Best-known for their unorthodox two-man lineup, hard rock act Local H has made a career out of straddling the fine line between indie and classic rock, cleverly framing their sardonic lyrics with a generous helping of power chords and feedback.
Scott Lucas (vocals/guitar) and Joe Daniels (drums) began playing together in high school in their native Zion, IL. Finding a suitable bassist proved an insurmountable challenge, so the industrious Lucas eventually devised a way to install bass pick-ups into his six-string. Armed with this intriguing novelty setup, the duo signed with Island Records and made their recording debut on 1995's Ham Fisted, a rather unoriginal disc which had some detractors tagging them as Nirvana wannabes. Its follow-up, 1996's much improved As Good As Dead, was another story, however, considerably expanding the band's sonic palette and firmly establishing their identity as Midwestern ironists supreme. Led by well-crafted power pop radio singles like "Bound for the Floor" and "Eddie Vedder," the album was eventually certified gold and helped earn the duo their alt-rock cred, while simultaneously validating their contradictory ties to classic hard rock. Though less-focused and not quite as immediate, 1998's still solid Pack Up the Cats seemed set to maintain the band's rising momentum. But record company woes (Island's parent company Polygram was in the process of being absorbed by Universal Music) effectively clipped the band at the knees, the album became lost in the shuffle, and Local H went on a near three-year hiatus. In the interim, Daniels left the band under amicable circumstances and was replaced by former Triple Fast Action drummer (and Bun E. Carlos drum tech) Brian St. Clair.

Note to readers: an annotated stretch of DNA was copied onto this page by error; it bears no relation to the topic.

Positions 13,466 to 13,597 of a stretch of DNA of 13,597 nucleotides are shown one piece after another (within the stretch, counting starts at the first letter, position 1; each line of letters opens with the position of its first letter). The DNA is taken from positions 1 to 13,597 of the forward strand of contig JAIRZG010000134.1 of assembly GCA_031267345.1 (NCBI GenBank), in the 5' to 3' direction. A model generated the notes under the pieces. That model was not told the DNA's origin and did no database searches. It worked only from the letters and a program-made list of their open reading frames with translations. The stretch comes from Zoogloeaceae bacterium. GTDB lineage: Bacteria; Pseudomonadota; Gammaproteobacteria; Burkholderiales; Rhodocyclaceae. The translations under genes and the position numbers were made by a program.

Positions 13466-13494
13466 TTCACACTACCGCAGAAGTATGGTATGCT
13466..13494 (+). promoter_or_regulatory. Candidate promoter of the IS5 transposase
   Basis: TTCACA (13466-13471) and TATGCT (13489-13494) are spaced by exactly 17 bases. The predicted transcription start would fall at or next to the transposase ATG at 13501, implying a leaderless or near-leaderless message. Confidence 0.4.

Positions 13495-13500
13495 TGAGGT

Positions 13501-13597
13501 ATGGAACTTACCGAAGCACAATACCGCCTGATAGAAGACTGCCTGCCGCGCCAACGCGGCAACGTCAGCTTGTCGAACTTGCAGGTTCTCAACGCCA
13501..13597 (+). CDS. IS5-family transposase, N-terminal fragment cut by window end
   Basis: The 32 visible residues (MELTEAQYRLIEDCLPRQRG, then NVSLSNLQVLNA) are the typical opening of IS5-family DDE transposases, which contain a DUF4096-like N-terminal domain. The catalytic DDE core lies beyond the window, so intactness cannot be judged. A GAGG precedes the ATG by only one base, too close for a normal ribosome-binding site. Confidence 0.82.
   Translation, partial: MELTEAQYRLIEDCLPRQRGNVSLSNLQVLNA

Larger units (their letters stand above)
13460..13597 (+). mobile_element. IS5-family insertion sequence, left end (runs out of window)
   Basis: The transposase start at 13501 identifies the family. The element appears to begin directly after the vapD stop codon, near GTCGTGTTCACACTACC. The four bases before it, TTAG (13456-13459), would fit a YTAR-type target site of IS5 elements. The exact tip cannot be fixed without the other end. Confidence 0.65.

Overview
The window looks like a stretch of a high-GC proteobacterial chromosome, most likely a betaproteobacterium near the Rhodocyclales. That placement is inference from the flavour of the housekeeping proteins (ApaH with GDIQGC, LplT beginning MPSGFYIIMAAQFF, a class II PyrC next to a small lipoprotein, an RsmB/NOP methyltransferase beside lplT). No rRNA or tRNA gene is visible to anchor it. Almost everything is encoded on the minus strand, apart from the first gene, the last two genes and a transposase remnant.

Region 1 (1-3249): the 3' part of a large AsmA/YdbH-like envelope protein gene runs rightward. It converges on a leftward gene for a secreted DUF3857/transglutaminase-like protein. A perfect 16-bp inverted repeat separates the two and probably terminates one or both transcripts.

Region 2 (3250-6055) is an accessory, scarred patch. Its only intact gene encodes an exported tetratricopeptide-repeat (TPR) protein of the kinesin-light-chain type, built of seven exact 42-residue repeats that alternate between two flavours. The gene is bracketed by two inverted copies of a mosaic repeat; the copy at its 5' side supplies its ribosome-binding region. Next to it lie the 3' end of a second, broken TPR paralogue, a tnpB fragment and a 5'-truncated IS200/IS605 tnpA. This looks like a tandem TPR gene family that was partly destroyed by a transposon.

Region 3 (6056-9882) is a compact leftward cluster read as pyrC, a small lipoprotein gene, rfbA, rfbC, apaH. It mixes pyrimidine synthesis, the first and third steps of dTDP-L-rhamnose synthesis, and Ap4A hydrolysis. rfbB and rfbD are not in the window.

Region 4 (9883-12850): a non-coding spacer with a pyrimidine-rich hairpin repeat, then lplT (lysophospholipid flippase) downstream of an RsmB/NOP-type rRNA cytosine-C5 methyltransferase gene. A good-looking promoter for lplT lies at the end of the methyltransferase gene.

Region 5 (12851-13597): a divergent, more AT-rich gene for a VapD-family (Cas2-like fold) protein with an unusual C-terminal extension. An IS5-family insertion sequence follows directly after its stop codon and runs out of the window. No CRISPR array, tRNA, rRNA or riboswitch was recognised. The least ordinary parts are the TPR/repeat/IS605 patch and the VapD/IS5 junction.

Lucas and St. Clair returned in 2000 with a new album and a new label. Here Comes the Zoo (Palm Pictures) featured more of the Midwestern angst and cutting satire that had always defined Lucas' hard rock, but added the busier drumming style of St.Clair. Incessant touring followed; in 2003, the duo returned once again with the No Fun EP for the Chicago punk imprint Thick.
— Ed Rivadavia